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A U.S. recession would be ‘good news’ for markets, strategist says

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Traders work on the floor of the New York Stock Exchange during morning trading on May 17, 2023 in New York City. 

Michael M. Santiago | Getty Images

A U.S. recession may prevent a steep market downturn in the second half of 2023, according to Michael Yoshikami, founder and CEO of Destination Wealth Management.

U.S. consumer price inflation eased to 4.9% year-on-year in April, its lowest annual pace since April 2021. Markets took the new data from the Labor Department earlier this month as a sign that the Federal Reserve’s efforts to curb inflation are finally bearing fruit.

The headline consumer price index has cooled significantly since its peak above 9% in June 2022, but remains well above the Fed’s 2% target. Core CPI, which excludes volatile food and energy prices, rose by 5.5% annually in April, amid a resilient economy and persistently tight labor market.

The Fed has consistently reiterated its commitment to fight inflation, but minutes from the last Federal Open Market Committee meeting showed officials were divided over where to go on interest rates. They eventually opted for another 25 basis point increase at the time, taking the target Fed funds rate to between 5% and 5.25%.

Chairman Jerome Powell hinted that a pause in the hiking cycle is likely at the FOMC’s June meeting, but some members still see the need for additional rises, while others anticipate a slowdown in growth will remove the need for further tightening. The central bank has lifted rates 10 times for a total of 5 percentage points since March 2022.

Despite this, the market is pricing cuts by the end of the year, according to CME Group’s FedWatch tool, which puts an almost 35% probability on the target rate ending the year in the 4.75-5% range.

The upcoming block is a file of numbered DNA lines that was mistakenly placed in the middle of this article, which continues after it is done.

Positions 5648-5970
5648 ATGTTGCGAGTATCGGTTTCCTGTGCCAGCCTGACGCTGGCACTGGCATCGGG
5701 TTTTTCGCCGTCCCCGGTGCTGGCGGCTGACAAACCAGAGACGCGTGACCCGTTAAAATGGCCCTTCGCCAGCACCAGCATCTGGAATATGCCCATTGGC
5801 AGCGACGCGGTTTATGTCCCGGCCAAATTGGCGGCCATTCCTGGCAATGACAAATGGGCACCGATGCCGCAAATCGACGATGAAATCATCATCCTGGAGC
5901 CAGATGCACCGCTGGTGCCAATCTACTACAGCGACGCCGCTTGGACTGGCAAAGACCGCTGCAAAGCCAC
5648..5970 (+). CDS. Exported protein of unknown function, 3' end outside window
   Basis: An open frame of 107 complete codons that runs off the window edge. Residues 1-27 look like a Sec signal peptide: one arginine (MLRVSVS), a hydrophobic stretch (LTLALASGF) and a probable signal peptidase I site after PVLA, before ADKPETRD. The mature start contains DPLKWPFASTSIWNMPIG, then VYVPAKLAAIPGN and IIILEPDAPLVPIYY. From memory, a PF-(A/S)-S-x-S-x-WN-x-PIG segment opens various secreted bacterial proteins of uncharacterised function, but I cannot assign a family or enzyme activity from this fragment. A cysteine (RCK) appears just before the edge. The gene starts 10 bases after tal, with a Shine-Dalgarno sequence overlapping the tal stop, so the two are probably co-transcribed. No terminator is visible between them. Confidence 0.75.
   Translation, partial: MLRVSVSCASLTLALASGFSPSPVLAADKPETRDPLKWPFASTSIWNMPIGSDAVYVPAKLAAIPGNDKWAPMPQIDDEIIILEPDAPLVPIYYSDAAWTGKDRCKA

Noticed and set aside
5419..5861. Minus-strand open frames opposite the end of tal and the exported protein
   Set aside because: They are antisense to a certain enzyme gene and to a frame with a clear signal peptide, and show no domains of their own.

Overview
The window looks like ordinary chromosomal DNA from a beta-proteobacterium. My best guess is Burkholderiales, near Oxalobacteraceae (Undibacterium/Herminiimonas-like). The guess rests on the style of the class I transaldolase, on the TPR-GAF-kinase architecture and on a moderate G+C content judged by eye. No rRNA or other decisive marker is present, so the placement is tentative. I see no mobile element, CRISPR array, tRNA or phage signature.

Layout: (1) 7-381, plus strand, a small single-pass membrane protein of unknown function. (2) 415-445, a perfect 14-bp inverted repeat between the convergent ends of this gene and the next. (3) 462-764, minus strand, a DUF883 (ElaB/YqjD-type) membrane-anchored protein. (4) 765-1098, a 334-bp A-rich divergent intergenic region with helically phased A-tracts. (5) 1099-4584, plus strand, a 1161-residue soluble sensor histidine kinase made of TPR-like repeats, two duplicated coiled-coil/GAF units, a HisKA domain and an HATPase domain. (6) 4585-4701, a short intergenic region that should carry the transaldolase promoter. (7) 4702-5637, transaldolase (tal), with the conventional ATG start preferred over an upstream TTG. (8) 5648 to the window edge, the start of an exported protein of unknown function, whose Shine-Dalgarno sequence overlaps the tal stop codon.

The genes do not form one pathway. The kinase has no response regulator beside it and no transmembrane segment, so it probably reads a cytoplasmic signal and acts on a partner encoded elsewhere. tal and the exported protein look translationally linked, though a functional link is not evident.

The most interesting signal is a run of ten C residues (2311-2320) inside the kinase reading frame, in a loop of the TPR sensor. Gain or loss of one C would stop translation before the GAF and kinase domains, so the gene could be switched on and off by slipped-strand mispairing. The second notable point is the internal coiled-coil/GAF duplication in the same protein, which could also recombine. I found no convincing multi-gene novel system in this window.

By November 2024, the market is pricing a 24.5% probability — the top of the bell curve distribution — that the target rate is cut to the 2.75-3% range.

Speaking to CNBC’s “Squawk Box Europe” on Friday, Yoshikami said the only way that happens is in the event of a prolonged recession, which he said is unlikely without further policy tightening as falling oil prices further stimulate economic activity.

“This is going to sound crazy, but if we don’t go into slower economic growth in the United States and maybe even a shallow recession, that might be actually considered a negative because interest rates might not be cut or might even continue to go up if that’s the case. That’s the risk for the market,” he said.

‘Be skeptical’

Yoshikami believes more companies are going to begin guiding the market more conservatively on forward earnings in anticipation of borrowing costs staying higher for longer and squeezing margins.

“To me, it all really is gonna come down to ‘is the economy gonna touch near a recession?’ Believe it or not, if that happens, I think it will be good news,” he said.

“If the economy avoids it and keeps on its frothy path, then I think we’re going to have some problems in the market in the second part of the year.”

Federal Reserve officials, including St. Louis Fed President James Bullard and Minneapolis Fed President Neel Kashkari, have in recent weeks indicated that sticky core inflation may keep monetary policy tighter for longer, and could require more hikes this year.

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Yoshikami said the actual process of cutting rates would be a “drastic move” despite market pricing and suggested policymakers may try to “massage” market expectations in a certain direction through speeches and public declarations, rather than definitive policy action in the near term.

As a result of the tenuous path for monetary policy and the U.S. economy, the veteran strategist warned investors to “be skeptical” of valuations in certain portions of the market, particularly tech and AI.

“Think about it, look at it yourself and ask yourself this question: is this a reasonable stock given what we think the earnings are going to be for the next five years? If it’s not, you’re putting an optimism premium on that asset that you better be awfully sure about because that’s where, really, tears come,” he said.

Source: CNBC